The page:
Early in 2017 I was invited to talk at a Content Strategy meetup about the role of content in UX. I knew that UX activities involve a lot of content, after all we shape and present it as a core competency. However, when I was forced to think about it, I was surprised at just how pervasive content truly is in UX activities and by extension, how content strategy can enable a great UX (or conversely make it very difficult when there is no content strategy).
Common Goals and Challenges
The heavy interconnectedness of UX and Content Strategy, I believe, comes from shared core values or goals. At the heart of UX and Content Strategy are 2 common goals: user focused; and aligning user and business goals.
Both professions are touchpoints for the user. Therefore, our activities and focus are on the user – we are doing many tasks with the user’s goals and requirements in our minds. We are both trying to speak the user’s language, be understood, delight or interest the user, shape or guide a user behaviour and ultimately create some value for the user.
While trying to create value for the user, we must both be pragmatic and acknowledge that we aren’t doing all this in isolation. There is also a business involved that has needs and requirements as well. We need to temper the laser-focussed user view with the additional view of the business. We need to focus on finding a common ground so that the user and the business can both benefit.
It’s not all smooth sailing though. Content Strategy and UX share common challenges too. The biggest of them is a lack of governance. When there is no governance, two things can happen (sometimes both!). The first is the “we’ll do it later” because it’s no one’s job to get it organised now. The second thing is that since no one is assigned to do it, someone will just make it up anyway because in the end you need some content and you’ll get a (substandard) experience whether you want to or not. If governance does happen, you actually get a Content Strategy which makes the UX process much easier too.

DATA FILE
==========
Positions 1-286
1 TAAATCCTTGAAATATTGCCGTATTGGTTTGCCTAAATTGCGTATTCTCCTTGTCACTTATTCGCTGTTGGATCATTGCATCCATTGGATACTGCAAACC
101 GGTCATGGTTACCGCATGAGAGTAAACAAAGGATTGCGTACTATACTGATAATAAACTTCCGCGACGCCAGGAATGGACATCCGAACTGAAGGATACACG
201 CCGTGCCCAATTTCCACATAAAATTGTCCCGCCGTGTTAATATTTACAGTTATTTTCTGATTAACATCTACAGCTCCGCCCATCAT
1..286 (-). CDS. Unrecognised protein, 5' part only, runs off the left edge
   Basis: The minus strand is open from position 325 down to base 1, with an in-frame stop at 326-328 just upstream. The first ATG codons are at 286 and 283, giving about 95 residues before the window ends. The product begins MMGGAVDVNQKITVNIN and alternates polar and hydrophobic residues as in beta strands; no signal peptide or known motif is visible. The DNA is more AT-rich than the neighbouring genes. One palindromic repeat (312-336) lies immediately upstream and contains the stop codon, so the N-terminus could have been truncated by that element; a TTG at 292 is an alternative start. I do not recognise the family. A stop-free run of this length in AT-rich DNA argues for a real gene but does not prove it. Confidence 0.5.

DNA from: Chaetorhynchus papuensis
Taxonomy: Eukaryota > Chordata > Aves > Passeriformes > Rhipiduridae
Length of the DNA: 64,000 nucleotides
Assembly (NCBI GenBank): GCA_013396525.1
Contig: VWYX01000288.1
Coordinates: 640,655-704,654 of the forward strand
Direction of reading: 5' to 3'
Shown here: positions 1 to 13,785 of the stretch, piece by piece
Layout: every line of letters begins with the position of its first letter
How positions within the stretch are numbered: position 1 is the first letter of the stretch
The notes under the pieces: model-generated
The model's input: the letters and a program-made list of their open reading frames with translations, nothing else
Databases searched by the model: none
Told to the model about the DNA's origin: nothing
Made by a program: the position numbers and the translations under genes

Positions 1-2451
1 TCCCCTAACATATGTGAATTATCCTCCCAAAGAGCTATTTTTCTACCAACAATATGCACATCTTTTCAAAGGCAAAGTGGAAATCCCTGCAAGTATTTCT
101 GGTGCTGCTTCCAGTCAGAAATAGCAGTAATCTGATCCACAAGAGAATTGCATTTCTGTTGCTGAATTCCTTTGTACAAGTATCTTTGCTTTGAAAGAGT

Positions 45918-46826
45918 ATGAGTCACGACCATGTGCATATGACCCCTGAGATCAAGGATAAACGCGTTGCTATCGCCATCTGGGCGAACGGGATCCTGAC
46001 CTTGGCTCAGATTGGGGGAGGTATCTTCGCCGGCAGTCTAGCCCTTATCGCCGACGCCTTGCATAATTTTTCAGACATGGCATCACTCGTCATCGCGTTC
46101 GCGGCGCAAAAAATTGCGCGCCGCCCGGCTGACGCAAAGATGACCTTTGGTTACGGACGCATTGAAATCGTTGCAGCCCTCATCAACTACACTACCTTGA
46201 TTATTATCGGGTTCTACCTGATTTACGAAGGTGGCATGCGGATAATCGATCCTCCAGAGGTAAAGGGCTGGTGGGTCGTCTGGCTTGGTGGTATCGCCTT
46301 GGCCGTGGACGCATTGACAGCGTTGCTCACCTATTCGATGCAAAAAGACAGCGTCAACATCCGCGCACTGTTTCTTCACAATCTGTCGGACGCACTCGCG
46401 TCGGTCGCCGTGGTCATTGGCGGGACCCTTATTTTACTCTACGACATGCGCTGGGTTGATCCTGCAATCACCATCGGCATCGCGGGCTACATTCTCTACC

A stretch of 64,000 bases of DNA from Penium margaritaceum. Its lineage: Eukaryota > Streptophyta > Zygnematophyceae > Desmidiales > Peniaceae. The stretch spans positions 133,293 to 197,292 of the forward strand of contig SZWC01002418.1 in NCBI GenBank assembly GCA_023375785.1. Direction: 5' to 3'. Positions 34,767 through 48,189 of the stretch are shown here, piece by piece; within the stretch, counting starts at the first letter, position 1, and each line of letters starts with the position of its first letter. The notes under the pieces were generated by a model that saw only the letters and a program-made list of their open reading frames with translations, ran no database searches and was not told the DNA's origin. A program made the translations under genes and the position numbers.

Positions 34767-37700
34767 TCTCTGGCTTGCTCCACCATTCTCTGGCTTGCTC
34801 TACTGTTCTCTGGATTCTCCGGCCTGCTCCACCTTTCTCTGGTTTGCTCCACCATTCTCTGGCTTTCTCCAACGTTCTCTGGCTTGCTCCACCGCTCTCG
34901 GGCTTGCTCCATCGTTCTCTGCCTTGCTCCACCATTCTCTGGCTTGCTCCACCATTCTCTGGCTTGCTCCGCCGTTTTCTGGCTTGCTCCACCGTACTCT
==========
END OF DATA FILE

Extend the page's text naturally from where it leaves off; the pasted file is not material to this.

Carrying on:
Another common key challenge for both UX and Content Strategy is the changing device landscape – both over time but also a single user changing through the day. The issues involved in designing for changing viewports is a whole article in itself. However, I want to highlight it as a shared challenge. The UX design is difficult, however it can be significantly helped if there is a Content Strategy in place that has already considered how the content will change over time and device. This is something that user research could feed into as well.
UX needs Content
So, when does UX need to stand on the shoulders of the Content Strategy? There are lots of examples. I’ll cover off some of the key ones here with an explanation, but it is certainly not an exhaustive list.
- Information Architecture (IA): Since the IA is all about structuring the content of the site, the need for Content Strategy should be self-evident. How else can we group, form hierarchies and organise the information of a site if we have no idea about the size and shape of the content?
- Terminology: Terminology covers many areas of a site/app, such as labels, menus, headings, etc. A content strategy can help by already having a user lexicon, that UX people can choose words from, or at least known phrases, etc. within the target industry.